Finally, the RAeS President, Lee Balthazor made a presentation on behalf of the Royal Aeronautical Society which included certificates and the new RAeS brooches..
In short this seminar was a unique tribute and acknowledgement of these pilots’ role in advancing women in aviation in the middle of the 20th century. It was extremely humbling to hear their stories and memories. Two things stand out. The first is their obvious courage. Said so eloquently by Mary Ellis: “The worst days were when a name was rubbed off the board – but there were still aircraft to deliver.” – this is a sobering reminder of the dangers they faced. The second was their passion for flying. As Joy Lofthouse said: “It sounds terribly wicked, but when someone says, ‘would you like to fly that Hurricane today’, I didn’t want the war to end.” Proof then, if any is needed, that the appeal of flight transcends all.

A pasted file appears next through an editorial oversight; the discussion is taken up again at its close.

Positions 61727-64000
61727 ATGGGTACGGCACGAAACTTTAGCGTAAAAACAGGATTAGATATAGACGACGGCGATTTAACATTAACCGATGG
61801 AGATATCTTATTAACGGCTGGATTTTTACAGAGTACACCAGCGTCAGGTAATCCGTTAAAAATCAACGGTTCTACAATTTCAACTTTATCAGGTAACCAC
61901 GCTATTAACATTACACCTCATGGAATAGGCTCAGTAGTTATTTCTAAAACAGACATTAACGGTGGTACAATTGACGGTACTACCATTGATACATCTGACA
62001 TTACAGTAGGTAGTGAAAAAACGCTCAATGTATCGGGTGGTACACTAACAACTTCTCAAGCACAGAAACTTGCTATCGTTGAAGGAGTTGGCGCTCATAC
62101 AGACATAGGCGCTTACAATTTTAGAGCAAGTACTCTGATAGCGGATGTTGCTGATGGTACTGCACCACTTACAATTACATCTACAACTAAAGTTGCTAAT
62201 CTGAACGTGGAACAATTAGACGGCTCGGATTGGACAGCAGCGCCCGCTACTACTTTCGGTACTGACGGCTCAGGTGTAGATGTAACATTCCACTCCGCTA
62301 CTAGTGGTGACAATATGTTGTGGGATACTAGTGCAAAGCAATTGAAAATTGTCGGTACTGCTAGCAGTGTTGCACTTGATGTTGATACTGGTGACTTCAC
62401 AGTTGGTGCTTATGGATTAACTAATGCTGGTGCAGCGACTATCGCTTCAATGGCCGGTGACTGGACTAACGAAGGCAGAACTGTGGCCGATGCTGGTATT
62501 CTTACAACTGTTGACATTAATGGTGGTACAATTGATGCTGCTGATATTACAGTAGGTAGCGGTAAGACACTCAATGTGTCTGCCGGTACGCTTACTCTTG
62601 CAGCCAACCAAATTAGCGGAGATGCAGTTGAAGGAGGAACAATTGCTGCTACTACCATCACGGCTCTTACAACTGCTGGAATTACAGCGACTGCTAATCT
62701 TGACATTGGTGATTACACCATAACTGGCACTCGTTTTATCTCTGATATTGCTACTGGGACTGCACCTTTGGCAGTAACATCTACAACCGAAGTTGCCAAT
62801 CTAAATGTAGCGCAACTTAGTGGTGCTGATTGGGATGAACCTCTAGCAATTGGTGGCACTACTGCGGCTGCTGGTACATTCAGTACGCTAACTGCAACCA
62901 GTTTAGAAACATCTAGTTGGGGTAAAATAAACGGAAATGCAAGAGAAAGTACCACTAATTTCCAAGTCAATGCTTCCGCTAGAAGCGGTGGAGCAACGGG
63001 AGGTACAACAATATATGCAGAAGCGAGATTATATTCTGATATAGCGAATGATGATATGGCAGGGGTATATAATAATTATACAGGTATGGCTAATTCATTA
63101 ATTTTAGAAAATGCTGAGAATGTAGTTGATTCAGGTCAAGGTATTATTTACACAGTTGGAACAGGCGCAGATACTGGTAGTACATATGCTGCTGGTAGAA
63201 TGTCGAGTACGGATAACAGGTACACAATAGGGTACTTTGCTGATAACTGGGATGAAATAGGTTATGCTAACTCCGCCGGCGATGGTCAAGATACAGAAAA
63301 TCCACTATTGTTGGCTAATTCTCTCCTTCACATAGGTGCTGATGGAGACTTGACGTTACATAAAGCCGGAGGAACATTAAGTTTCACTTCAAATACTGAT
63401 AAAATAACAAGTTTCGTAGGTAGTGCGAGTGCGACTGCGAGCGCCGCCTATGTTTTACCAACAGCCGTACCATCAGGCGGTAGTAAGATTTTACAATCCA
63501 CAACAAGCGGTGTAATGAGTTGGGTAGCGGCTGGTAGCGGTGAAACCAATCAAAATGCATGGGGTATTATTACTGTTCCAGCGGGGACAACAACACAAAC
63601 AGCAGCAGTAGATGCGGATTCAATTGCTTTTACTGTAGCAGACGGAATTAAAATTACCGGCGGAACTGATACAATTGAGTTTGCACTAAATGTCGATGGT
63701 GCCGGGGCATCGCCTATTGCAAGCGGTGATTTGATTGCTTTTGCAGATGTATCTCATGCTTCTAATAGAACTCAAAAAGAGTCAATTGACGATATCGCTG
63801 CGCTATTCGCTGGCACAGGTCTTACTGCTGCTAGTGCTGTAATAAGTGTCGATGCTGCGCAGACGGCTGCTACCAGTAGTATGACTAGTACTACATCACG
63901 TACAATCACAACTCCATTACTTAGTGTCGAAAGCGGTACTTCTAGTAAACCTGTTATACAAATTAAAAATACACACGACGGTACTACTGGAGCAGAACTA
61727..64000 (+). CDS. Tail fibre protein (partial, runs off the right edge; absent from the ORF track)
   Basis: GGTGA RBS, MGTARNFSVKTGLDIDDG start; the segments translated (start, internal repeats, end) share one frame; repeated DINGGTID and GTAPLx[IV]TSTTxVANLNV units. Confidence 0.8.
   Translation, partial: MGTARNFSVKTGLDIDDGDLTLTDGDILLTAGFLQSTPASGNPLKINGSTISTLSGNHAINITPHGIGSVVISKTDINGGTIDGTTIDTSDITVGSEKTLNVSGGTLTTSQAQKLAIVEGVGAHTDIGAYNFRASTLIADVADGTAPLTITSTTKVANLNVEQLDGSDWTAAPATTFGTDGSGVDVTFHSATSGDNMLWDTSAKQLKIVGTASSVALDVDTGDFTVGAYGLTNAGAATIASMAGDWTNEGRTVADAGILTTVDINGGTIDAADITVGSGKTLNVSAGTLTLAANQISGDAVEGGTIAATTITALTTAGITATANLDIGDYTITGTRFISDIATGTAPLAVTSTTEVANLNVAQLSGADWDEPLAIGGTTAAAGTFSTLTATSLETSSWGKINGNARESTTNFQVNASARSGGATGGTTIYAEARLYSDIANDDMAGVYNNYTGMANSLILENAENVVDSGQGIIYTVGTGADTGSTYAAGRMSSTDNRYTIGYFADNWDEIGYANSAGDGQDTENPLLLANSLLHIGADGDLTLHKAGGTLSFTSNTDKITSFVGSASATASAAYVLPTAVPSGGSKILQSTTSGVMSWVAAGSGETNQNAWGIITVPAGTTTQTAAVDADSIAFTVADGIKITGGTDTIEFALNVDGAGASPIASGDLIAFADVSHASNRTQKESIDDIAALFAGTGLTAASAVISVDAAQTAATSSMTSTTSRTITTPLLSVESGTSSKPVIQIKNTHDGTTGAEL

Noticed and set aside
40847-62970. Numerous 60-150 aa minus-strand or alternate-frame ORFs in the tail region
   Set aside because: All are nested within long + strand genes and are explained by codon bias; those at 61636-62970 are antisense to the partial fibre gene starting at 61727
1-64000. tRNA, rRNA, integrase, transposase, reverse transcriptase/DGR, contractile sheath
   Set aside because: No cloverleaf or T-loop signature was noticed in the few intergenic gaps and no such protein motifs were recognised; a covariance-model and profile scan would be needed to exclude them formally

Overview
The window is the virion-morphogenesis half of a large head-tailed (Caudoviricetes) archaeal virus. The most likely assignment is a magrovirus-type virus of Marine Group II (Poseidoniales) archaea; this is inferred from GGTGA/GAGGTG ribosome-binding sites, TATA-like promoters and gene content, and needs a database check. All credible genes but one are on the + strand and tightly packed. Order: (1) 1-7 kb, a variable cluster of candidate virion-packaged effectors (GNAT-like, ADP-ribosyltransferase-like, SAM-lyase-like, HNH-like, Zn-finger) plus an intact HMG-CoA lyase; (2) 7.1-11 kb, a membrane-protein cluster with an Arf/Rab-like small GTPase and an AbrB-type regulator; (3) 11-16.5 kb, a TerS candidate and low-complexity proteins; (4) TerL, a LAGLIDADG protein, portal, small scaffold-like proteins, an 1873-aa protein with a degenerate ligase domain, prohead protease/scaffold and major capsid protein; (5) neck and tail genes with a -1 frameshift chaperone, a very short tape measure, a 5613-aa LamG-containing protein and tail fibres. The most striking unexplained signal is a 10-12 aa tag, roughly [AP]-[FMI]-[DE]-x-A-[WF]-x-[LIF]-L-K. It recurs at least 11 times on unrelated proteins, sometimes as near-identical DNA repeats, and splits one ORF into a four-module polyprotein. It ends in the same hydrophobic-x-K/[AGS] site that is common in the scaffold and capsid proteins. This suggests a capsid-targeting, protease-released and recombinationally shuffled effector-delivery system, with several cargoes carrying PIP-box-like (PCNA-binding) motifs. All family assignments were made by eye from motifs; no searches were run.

It is fitting then that these pioneering aviation women finally get the recognition they truly deserve.
For a gallery of more pictures from this unique event go here.
The Royal Aeronautical Society will be holding the inaugural Amy Johnson lecture on 6 July with speaker Carolyn McCall CEO easyJet. For more details of this event, click here.